- October 23, 2014
Sarasota’s nature offerings have been disrupted by Hurricane Ian, with many still being closed for business as repairs are underway.
Still, time moves on and some places are opening up.
One such place is the Historic Spanish Point, a 30-acre environmental space and museum in Osprey. The waterfront nature showcase has quite a history — hundreds of years in fact.
People often visit the area, which has a number of preserved structures and artifacts, to learn more about that history and to just enjoy a pleasant stretch of quiet in Sarasota. The location was acquired by Marie Selby Botanical Gardens in 2020.
Now that the Historic Spanish Point has reopened, you can visit too.
Historic Spanish Point has a lengthy history, with its earliest residents being the Manasota Culture who stayed for 500 years. Evidence of their time can be found in a burial ground at the park’s entrance.
Hundreds of years later, the Webb family moved from Utica, New York to Florida in 1867. They settled at the Historic Spanish Point and established a homestead, opening a number of businesses and services along the way. Guests can see the remnants of that framework today, with the chapel house, packing house, pioneer cemetery and other structures remaining intact. The Point’s Guptill House is a two-story wooden home full of craftsmanship in the style of the original builders.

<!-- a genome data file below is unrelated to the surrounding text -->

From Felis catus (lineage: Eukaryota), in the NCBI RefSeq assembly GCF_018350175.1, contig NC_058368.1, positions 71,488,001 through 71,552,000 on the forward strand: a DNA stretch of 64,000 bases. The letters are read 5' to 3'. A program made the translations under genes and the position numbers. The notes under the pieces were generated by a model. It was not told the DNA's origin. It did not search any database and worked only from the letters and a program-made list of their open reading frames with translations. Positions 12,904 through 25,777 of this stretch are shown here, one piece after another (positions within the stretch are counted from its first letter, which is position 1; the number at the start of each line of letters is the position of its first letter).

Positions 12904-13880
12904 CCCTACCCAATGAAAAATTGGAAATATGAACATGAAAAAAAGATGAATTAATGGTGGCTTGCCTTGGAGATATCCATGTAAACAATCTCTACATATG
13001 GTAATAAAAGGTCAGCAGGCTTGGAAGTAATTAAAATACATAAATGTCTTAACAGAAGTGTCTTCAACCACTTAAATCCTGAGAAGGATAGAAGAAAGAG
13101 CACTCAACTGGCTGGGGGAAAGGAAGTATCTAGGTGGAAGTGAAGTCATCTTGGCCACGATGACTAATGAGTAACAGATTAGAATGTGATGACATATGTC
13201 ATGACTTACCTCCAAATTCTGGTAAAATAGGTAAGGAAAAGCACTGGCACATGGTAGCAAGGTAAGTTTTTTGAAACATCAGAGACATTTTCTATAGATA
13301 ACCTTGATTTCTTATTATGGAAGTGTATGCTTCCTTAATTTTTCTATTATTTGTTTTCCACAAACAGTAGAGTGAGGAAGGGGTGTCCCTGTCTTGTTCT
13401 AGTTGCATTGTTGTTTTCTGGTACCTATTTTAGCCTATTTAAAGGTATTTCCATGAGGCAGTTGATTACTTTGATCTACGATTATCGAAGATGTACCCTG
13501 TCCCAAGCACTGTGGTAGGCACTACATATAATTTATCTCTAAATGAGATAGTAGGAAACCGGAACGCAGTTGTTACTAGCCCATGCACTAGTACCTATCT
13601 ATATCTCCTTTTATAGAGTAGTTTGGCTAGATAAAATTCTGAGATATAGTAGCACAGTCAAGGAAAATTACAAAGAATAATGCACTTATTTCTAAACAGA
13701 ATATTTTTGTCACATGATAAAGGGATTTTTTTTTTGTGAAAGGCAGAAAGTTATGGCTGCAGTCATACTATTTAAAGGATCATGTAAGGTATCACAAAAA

The Webb family sold the land to Bertha Palmer — one of Sarasota County’s wealthiest and most influential figures — who made the Historic Spanish Point her home. Many of her preserved garden’s are still fully up and healthy for guests to walk through to this day.
Historic Spanish Point has plenty to see and, thankfully, much of that is in the shade or with a cool waterside breeze.
Walking through the nature space will quickly take you to pleasant waterside scenery as well as the well-known Sunken Gardens that are worth sitting in and taking in the air.
Some of the walk takes you right alongside the water where you can see small crabs scuttling through the mangroves.
Eventually the walk takes you through the Little Sarasota Bay Watershed, a patch of land that’s crucial in draining water into canals, bays and other bodies of water.
October is also a fun time to visit the area as the “Lights at Spooky Point” attraction, where skeletons, ghouls and other creepy elements have been put throughout the walk, is set to open Oct. 14.
On the flip side, some of the smaller gardens (as well as the popular butterfly gardens) are still closed after the hurricane. But patience will see them open again soon enough.
There’s also the “Classic Portal” on the Duchene Lawn, which is an odd marvel that’s fun to take a photo with.
If You Go: Historic Spanish Point
Where: 401 N Tamiami Trail, Osprey
When: 10 a.m. to 3 p.m., special hours for indoor exhibits
Price: Free for Selby members, $8 for member’s guests, $16 for adults